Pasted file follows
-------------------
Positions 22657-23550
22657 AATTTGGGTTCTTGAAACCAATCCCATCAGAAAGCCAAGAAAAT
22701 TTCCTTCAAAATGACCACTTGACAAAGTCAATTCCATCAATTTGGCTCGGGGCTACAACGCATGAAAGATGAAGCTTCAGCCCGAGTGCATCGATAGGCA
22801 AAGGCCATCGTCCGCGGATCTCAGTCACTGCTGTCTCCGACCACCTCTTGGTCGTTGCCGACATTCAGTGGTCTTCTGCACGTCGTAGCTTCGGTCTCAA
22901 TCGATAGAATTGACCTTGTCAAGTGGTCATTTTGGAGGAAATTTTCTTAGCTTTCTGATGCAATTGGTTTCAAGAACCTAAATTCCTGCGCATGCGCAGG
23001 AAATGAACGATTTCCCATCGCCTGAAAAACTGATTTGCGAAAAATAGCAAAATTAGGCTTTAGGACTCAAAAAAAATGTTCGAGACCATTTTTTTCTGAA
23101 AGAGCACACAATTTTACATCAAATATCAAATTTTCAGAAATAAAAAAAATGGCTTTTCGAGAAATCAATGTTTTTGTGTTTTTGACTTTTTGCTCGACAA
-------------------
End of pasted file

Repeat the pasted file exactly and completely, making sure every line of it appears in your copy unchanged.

Positions 22657-23550
22657 AATTTGGGTTCTTGAAACCAATCCCATCAGAAAGCCAAGAAAAT
22701 TTCCTTCAAAATGACCACTTGACAAAGTCAATTCCATCAATTTGGCTCGGGGCTACAACGCATGAAAGATGAAGCTTCAGCCCGAGTGCATCGATAGGCA
22801 AAGGCCATCGTCCGCGGATCTCAGTCACTGCTGTCTCCGACCACCTCTTGGTCGTTGCCGACATTCAGTGGTCTTCTGCACGTCGTAGCTTCGGTCTCAA
22901 TCGATAGAATTGACCTTGTCAAGTGGTCATTTTGGAGGAAATTTTCTTAGCTTTCTGATGCAATTGGTTTCAAGAACCTAAATTCCTGCGCATGCGCAGG
23001 AAATGAACGATTTCCCATCGCCTGAAAAACTGATTTGCGAAAAATAGCAAAATTAGGCTTTAGGACTCAAAAAAAATGTTCGAGACCATTTTTTTCTGAA
23101 AGAGCACACAATTTTACATCAAATATCAAATTTTCAGAAATAAAAAAAATGGCTTTTCGAGAAATCAATGTTTTTGTGTTTTTGACTTTTTGCTCGACAA